- The Washington Times - Sunday, August 31, 2003

Rich versus poor

Brazilian Ambassador Rubens Barbosa complained that the United States and other rich nations are failing to keep their promises to help poor countries gain better market access for agricultural products.

Mr. Barbosa told a Washington think tank last week that there has been so little progress since trade talks in 2001 that a deadline for a new global trade deal might have to be postponed.

“If … we have to sacrifice deadlines, we have no objections,” he told the American Enterprise Institute for Public Policy Research.

“Now we are 17 months from the end of negotiations, and we are stuck with difficulties because there was no progress on the issues that were supposed to be the core of this negotiation.”

Mr. Barbosa was referring to the goal of reaching a new World Trade Organization deal by January 2005. WTO officials from the 146 member nations are to gather in Cancun, Mexico, next month for another round of talks.

The ambassador dismissed the latest proposal by the United States and European Union because it would allow rich countries to keep high levels of farm subsidies and high tariffs on imported steel.

Spotlight on the Dutch

The Dutch prime minister meets President Bush on Wednesday, as a congressional commission reviews the Dutch leadership of Europe’s main human rights organization.

Prime Minister Jan Peter Balkenende, who took office earlier this year, is making his first visit to Washington in his new position.

“This visit is basically to get acquainted and talk about issues of mutual concern,” said Dutch Ambassador Boudewijn Johannes van Eenennaam. “Iraq will be high on the agenda.”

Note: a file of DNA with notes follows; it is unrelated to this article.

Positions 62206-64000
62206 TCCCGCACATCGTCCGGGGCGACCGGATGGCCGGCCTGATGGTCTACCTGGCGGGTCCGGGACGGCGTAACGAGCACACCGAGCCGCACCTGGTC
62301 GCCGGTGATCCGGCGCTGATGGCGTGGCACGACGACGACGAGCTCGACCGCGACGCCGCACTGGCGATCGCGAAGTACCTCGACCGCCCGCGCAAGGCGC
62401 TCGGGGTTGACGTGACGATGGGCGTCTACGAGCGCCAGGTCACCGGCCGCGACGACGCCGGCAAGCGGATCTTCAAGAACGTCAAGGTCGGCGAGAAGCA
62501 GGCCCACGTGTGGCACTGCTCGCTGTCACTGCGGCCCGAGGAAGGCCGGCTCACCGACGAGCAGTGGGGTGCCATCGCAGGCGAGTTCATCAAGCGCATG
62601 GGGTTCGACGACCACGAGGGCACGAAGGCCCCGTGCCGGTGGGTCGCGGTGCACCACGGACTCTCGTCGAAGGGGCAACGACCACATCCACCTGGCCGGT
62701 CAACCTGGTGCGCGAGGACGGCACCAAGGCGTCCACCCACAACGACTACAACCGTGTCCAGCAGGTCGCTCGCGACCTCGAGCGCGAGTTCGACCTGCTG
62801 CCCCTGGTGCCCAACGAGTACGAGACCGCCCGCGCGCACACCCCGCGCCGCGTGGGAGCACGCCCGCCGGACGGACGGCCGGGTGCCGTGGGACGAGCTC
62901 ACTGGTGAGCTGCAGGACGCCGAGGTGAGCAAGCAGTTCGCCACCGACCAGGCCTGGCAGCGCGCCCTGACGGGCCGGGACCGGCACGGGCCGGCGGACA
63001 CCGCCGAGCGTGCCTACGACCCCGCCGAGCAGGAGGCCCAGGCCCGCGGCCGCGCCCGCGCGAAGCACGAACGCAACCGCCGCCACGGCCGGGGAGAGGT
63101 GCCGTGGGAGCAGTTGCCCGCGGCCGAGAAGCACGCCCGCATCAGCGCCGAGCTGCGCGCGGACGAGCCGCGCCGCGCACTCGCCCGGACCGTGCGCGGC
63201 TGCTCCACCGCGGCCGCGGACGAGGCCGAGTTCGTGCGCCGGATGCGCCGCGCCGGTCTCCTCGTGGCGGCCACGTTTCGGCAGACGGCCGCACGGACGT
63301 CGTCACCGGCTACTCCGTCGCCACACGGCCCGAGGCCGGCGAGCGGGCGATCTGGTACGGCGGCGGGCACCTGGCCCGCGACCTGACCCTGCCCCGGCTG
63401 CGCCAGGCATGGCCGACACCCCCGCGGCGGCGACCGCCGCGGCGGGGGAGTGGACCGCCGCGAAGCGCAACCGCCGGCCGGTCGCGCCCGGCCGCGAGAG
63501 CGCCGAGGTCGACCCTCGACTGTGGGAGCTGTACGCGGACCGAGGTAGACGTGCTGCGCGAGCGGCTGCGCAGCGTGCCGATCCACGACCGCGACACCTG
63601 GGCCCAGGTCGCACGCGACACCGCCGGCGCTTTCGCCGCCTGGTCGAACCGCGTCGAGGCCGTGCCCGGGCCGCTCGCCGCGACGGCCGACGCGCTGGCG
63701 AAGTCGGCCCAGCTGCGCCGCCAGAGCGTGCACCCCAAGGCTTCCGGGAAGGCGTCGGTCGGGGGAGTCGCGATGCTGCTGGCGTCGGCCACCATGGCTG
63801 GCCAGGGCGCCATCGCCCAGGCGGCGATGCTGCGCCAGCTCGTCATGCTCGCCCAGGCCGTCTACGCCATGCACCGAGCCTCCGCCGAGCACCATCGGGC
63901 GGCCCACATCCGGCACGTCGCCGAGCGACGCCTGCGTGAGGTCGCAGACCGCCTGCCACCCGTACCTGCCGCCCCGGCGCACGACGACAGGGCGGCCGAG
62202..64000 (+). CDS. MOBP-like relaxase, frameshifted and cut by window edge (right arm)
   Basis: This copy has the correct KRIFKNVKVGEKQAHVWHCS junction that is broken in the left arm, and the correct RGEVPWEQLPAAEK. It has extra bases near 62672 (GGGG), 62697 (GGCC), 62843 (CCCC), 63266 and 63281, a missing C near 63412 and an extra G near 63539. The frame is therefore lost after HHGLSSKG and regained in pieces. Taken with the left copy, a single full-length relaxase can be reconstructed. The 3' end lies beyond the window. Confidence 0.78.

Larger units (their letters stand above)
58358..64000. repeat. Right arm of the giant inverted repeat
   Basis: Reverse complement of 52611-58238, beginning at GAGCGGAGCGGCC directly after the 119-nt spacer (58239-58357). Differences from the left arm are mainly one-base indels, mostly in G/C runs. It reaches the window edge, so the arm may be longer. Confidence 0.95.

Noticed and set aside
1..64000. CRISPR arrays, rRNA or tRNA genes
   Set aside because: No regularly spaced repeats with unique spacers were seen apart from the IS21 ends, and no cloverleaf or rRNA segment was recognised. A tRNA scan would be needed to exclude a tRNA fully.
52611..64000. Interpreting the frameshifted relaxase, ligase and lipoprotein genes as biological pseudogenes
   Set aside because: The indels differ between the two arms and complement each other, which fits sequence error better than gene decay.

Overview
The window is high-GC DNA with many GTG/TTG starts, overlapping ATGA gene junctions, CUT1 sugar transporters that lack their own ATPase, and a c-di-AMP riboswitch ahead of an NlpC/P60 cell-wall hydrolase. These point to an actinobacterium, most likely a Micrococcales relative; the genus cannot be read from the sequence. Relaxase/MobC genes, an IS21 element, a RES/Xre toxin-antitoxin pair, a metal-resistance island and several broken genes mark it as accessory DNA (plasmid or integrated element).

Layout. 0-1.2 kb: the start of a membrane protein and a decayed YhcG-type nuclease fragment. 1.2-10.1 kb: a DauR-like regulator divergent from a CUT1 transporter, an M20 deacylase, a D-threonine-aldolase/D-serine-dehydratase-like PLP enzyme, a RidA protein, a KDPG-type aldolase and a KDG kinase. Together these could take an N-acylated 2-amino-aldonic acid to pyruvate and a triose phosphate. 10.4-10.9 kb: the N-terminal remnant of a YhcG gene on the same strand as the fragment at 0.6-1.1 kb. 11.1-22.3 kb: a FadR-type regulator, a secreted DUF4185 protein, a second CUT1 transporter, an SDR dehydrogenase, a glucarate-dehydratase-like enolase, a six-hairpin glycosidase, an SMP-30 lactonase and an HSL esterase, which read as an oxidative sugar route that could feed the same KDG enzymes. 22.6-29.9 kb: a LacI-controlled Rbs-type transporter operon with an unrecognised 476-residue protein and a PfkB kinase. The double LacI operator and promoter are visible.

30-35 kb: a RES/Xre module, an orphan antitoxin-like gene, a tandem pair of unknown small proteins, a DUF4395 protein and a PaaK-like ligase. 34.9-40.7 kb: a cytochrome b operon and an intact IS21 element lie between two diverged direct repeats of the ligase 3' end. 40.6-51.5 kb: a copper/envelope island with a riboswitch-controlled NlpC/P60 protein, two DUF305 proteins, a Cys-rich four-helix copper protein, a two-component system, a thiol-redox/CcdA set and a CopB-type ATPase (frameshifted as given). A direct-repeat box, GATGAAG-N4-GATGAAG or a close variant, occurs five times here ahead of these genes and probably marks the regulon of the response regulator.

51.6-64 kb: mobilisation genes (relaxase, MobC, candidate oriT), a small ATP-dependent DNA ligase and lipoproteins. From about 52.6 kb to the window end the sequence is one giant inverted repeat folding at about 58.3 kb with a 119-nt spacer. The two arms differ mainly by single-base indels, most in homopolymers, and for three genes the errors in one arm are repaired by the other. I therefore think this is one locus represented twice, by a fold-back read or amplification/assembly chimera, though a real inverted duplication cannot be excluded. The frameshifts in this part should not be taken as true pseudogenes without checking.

The ambassador said the Netherlands supports U.S. efforts in Iraq and has committed 1,200 troops to help stabilize the country.

Mr. Balkenende will also hold talks with Vice President Dick Cheney, Secretary of State Colin L. Powell, Homeland Security Secretary Tom Ridge and members of Congress, including Senate Majority Leader Bill Frist and Senate Foreign Relations Committee Chairman Richard G. Lugar.

Foreign Minister Jaap de Hoop Scheffer will accompany Mr. Balkenende and will testify Wednesday before the congressional Helsinki Commission, which monitors the work of the Organization for Security and Cooperation in Europe (OSCE).

Mr. Scheffer is chairman of the 55-nation human rights group, which has its headquarters in Vienna, Austria. The Netherlands assumed the yearlong chairmanship in January.

The hearing will review such issues as the war in Chechnya, human rights abuses in Belarus, and OSCE efforts to combat anti-Semitism and human trafficking, said the commission’s co-chairmen, Sen. Ben Nighthorse Campbell, Colorado Republican, and Rep. Christopher H. Smith, New Jersey Republican.

The hearing begins 3:15 p.m. Wednesday in Room 562 of the Dirksen Senate Office Building.

Korean follow-up

South Korean Foreign Minister Yoon Young-kwan is expected in Washington tomorrow to review the six-nation talks held last week on North Korea’s nuclear program.

Mr. Yoon is to meet Secretary of State Colin L. Powell and members of Congress on his weeklong visit.

Saudis dispute reports

The Saudi Embassy is disputing news reports about Saudi terrorists crossing the border into Iraq to fight U.S.-led efforts to reconstruct the country.

Embassy spokesman Nail al-Jubeir said the United States and Saudi Arabia have discussed the reports, but “the Saudi government has, nevertheless, not been presented with evidence that supports media reports of illegal movement across its 500-mile border with Iraq.”

He added that Saudi Arabia maintains border guards throughout the area.

“Although the land along the border between the two countries consists of vast stretches of desert and is largely uninhabited, Saudi Arabia maintains buffer zones as well as manned border posts,” he said.

Call Embassy Row at 202/636-3297, fax 202/832-7278 or e-mail jmorrison@washingtontimes.com.

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